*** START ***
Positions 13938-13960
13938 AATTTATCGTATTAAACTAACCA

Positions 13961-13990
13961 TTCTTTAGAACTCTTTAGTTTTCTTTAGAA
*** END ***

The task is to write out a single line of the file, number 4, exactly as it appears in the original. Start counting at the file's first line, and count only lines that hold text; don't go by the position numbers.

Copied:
13961 TTCTTTAGAACTCTTTAGTTTTCTTTAGAA